Congresswoman Stefanik: Ms. Magill at Penn, does calling for the genocide of Jews violate Penn's rules or code of conduct? Yes or no?

President Magill: If the speech turns into conduct, it can be harassment. Yes.

Congresswoman Stefanik: I am asking, specifically calling for the genocide of Jews, does that constitute bullying or harassment?

President Magill: If it is directed, and severe, pervasive, it is harassment.

Congresswoman Stefanik: So the answer is yes.

President Magill: It is a context dependent decision, Congresswoman.

Congresswoman Stefanik: It's a context dependent decision. That's your testimony today, calling for the genocide of Jews is depending upon the context, that is not bullying or harassment. This is the easiest question to answer. Yes, Ms. Magill. So is your testimony that you will not answer yes? Yes or no?

President Magill: If the speech becomes conduct. It can be harassment, yes.

Congresswoman Stefanik: Conduct meaning committing the act of genocide. The speech is not harassment. This is unacceptable. Ms. Magill, I'm gonna give you one more opportunity for the world to see your answer. Does calling for the genocide of Jews violate Penn's Code of Conduct when it comes to bullying and harassment? Yes or no?

President Magill: It can be harassment.

Congresswoman Stefanik: The answer is yes. And Dr. Gay at Harvard? Does calling for the genocide of Jews violate Harvard's rules of bullying and harassment? Yes or no?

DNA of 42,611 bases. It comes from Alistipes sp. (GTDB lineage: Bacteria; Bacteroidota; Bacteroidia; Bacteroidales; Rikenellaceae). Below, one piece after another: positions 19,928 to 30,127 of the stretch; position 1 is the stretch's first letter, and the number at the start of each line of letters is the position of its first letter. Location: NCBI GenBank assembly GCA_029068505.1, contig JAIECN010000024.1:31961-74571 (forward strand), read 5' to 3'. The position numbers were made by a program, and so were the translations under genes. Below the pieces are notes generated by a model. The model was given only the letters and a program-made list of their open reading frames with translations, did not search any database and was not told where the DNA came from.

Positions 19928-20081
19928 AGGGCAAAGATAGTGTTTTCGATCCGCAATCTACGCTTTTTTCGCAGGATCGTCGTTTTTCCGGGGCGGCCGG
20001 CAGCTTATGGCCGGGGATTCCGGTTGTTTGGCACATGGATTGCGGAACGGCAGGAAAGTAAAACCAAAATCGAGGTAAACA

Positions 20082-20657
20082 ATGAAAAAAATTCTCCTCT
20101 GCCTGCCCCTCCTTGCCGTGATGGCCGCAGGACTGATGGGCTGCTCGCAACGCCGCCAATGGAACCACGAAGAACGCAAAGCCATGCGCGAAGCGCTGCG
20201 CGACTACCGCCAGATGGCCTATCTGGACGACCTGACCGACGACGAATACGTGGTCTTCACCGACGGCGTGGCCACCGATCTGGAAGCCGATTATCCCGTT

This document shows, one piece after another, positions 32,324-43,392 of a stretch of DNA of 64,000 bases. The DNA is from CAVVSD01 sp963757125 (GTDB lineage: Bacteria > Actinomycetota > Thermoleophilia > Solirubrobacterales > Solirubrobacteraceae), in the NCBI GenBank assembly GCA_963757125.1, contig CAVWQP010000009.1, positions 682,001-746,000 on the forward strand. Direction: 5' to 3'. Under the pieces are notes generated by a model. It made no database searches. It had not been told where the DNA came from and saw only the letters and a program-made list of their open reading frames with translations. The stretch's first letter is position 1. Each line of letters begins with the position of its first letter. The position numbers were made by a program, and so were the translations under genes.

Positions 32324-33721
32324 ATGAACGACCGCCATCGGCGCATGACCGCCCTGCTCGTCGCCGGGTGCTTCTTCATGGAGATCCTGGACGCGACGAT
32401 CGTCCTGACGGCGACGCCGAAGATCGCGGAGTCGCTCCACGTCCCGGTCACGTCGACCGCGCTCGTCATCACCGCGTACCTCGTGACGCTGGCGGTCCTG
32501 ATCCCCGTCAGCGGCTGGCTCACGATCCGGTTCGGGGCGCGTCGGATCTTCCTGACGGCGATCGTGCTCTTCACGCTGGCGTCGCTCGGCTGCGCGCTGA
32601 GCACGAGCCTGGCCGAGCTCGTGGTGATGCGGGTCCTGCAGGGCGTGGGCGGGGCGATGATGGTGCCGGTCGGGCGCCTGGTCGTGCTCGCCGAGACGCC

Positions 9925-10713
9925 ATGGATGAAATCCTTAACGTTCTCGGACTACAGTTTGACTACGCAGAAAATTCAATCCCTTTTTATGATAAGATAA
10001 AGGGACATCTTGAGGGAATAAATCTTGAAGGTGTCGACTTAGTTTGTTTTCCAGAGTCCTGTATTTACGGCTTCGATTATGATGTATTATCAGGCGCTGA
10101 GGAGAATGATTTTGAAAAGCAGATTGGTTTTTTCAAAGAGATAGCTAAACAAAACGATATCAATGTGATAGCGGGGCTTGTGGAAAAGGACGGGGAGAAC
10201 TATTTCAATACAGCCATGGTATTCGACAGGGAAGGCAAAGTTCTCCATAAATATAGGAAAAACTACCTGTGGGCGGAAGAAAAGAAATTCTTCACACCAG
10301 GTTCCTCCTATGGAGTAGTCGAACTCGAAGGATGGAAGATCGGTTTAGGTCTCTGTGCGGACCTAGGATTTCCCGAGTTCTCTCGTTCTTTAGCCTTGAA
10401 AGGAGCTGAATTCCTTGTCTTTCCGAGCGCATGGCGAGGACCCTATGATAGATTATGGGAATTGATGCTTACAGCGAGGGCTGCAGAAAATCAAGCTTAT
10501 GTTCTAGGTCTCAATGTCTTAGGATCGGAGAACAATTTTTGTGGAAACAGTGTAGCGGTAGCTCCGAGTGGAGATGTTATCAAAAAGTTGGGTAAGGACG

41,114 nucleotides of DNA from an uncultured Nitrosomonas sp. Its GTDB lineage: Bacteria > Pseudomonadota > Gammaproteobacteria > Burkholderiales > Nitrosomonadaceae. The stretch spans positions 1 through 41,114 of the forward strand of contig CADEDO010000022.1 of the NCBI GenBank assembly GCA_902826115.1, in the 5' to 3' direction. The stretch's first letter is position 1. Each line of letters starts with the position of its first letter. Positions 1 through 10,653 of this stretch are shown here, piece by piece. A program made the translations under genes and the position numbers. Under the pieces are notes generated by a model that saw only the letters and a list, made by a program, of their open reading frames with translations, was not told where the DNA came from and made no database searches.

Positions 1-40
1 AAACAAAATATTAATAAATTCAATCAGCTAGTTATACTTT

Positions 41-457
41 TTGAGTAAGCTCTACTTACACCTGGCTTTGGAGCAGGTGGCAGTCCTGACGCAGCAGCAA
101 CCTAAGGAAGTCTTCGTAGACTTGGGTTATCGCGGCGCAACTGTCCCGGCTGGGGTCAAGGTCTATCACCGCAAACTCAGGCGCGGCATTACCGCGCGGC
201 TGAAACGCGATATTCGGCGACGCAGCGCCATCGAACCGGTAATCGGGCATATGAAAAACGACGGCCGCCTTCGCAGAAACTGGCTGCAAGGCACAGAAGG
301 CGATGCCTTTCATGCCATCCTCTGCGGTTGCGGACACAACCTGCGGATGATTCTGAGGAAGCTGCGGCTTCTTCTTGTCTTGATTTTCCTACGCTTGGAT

President Gay: It can be depending on the context.

Congresswoman Stefanik: What's the context?

President Gay: Targeted at an individual targeted, as at an individual?

Congresswoman Stefanik: It's targeted at Jewish students, Jewish individuals. Do you understand your testimony is dehumanizing them? Do you understand that dehumanization is part of antisemitism? I will ask you one more time. Does calling for the genocide of Jews violate Harvard's rules of bullying and harassment? Yes or no?

President Gay: Antisemitic rhetoric when it crosses into conduct, that amounts to bullying, harassment, intimidation, that is actionable conduct, and we do take action.

Congresswoman Stefanik: So the answer is yes. That calling for the genocide of Jews violates Harvard Code of Conduct. Correct?

President Gay: Again, it depends on the context.

Congresswoman Stefanik: It does not depend on the context the answer is yes, and this is why you should resign. These are unacceptable answers across the board.

The video of the entire Committee proceedings that day is also available on YouTube. The transcripts of the opening statements of Chairwoman Virginia Foxx, Claudine Gay, Elizabeth Magill, and Sally Kornbluth are available here.